Columbine 20: Even the lunch menu, curriculum had to change after tragedy

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HOUSTON — Former Columbine principal Frank DeAngelis had to change big things — and little things — at the school after April 20, 1999.

We all know about the big things: help rebuild and heal the student body and community, oversee the construction of a new library to replace the room where 10 students were killed, and re-think the school’s entire approach to security and threats.

The little things might surprise you.

“We could not serve Chinese food because that was the meal the kids were eating when the shooting started. Teachers had to change the curriculum. They couldn’t show a World War II movie because of the (sound) of gunfire. Doors slammed? Kids would have meltdowns,” DeAngelis said.

The popular principal retired from Columbine five years ago and now travels the country speaking about the lessons learned from Columbine. FOX31 traveled to the National Summit on School Safety in Houston late last month, where DeAngelis gave a presentation to school security experts and administrators from all over the U.S. The summit was organized by two mothers who lost children in the Sandy Hook massacre.

“If you would have told me that a Columbine could happen at Columbine, I would’ve said ‘no,'” DeAngelis told the crowd.

His memories of April 20, 1999 are vivid.

“My secretary comes in, and she says, ‘Frank, there’s been the report of gunfire,'” DeAngelis said. “And my worst nightmare became a reality. About 75 yards down, there was a gunman that was coming toward me.”

DeAngelis was with a group of 20 kids as the gunmen approached that morning. DeAngelis frantically tried to open a door, fumbling with a huge set of keys he had in his pocket.

“The door is locked. I have got to find the one master key to unlock it. We have no time. I reach in my pocket… first key I pull out, I stick in the door and it opens it on the first try. If I was not able to find that first key on the first try, I probably wouldn’t be here, along with 20 girls,” DeAngelis said.

He did lose 12 students and a cherished teacher, and nothing can prepare someone for that.

“April 20 every year, I call those parents because I will never forget them, and I will never forget those parents looking back at me, knowing that their kids just died in Columbine High School. That’s something that’s etched on my mind for the rest of my life,” he said.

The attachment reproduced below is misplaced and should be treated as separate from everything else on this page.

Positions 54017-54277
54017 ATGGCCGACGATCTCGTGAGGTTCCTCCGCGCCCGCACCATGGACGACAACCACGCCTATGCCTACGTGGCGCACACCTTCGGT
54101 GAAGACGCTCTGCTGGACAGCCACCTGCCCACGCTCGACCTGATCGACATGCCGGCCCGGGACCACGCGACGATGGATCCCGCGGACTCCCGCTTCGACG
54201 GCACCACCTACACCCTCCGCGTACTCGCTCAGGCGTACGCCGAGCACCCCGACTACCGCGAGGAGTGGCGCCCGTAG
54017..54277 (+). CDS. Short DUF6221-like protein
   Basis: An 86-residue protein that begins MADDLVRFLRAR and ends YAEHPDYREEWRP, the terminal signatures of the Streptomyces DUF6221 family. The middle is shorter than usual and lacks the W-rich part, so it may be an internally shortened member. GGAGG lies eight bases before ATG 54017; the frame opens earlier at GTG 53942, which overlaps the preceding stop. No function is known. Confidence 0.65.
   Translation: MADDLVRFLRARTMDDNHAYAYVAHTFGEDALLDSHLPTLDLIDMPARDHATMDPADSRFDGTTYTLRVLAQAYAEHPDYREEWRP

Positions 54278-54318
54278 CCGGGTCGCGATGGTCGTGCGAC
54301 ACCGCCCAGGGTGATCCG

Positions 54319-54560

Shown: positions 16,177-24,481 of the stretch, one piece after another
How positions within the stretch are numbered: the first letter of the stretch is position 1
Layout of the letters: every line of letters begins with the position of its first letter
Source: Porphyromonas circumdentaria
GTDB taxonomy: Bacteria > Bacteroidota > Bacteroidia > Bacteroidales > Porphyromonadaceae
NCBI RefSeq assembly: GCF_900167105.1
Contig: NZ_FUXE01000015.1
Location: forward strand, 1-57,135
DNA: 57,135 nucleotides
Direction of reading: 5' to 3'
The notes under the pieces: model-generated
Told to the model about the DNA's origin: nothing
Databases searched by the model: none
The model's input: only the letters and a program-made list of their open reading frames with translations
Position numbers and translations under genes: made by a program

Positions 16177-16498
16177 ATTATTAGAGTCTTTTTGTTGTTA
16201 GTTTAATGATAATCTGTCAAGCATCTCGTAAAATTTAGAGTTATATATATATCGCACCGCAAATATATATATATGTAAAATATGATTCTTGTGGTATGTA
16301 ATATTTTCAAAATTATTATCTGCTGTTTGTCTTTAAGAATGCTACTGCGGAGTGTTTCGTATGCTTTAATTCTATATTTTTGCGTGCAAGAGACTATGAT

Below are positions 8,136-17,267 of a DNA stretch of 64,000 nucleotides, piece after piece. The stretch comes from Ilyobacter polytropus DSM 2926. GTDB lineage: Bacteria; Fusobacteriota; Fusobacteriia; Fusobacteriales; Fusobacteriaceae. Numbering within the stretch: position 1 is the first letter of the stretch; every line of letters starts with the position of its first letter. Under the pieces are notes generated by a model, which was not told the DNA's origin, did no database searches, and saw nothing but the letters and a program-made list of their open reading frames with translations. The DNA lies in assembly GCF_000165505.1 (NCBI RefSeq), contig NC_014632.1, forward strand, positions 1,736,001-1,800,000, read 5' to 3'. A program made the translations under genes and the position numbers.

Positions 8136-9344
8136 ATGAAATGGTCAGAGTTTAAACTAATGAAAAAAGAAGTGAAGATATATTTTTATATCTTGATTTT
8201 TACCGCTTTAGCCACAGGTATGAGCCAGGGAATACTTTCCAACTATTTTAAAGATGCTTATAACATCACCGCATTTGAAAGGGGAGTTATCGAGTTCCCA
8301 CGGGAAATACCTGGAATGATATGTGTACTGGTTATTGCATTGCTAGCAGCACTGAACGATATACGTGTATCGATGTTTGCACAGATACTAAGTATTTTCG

Frank had a message for educators.

“Right after Columbine, people said, ‘Frank, what are you going to do?’ And I said, ‘What are we going to do?'”

His suggestions: memorize their school’s layout. Have a plan. And if, God forbid, it happens to you, have family, friends and faith to help get you through.

“And for me, my faith is very important to me. And I can remember, it’s two days after the tragedy, and I’m a cradle Catholic. And boy, I was questioning God for the first time in my life. I said, ‘God, how could you allow this to happen?’ And then, the priest calls down to St. Francis a couple days after and he says, ‘Frank you should’ve died that day. You encountered the gunmen, but (God) saved you for a reason. Now, you need to rebuild that community.’  And he said, ‘You’re going to have opportunities many others will not’ and he said, ‘God’s got a plan,’ DeAngelis said.

A plan to tell the story of Columbine, long after he left Columbine, in the hope there’s never another Columbine.

“And I made a commitment that night that there’s nothing I can do to bring back the 13.  But I was going to continue to speak on their behalf,” DeAngelis said.

To mark the 20th remembrance of the Columbine tragedy, we’re telling the stories of victims and survivors in a unique way.  We’re not showing images of the school from April 20, 1999.  We’re not airing 911 calls from that day, and we’re not showing the names or pictures of the killers.

Saturday, April 20, 2019 marks the 20th anniversary of the shooting – and we have special programming on FOX31 and Channel 2.

At 5:30 pm and 9:30 pm on FOX31, and at 9:30 pm on Channel 2, join us for “Columbine 20: Heartbreak to Hope,” a commercial-free half-hour special anchored by Jeremy Hubbard highlighting Columbine victims and survivors. 

At 8:00 pm on Channel 2, we’re airing the broadcast premiere of “13 Families: Life After Columbine,” a documentary featuring each of the families most closely affected by the Columbine tragedy.  The documentary will air commercial-free.

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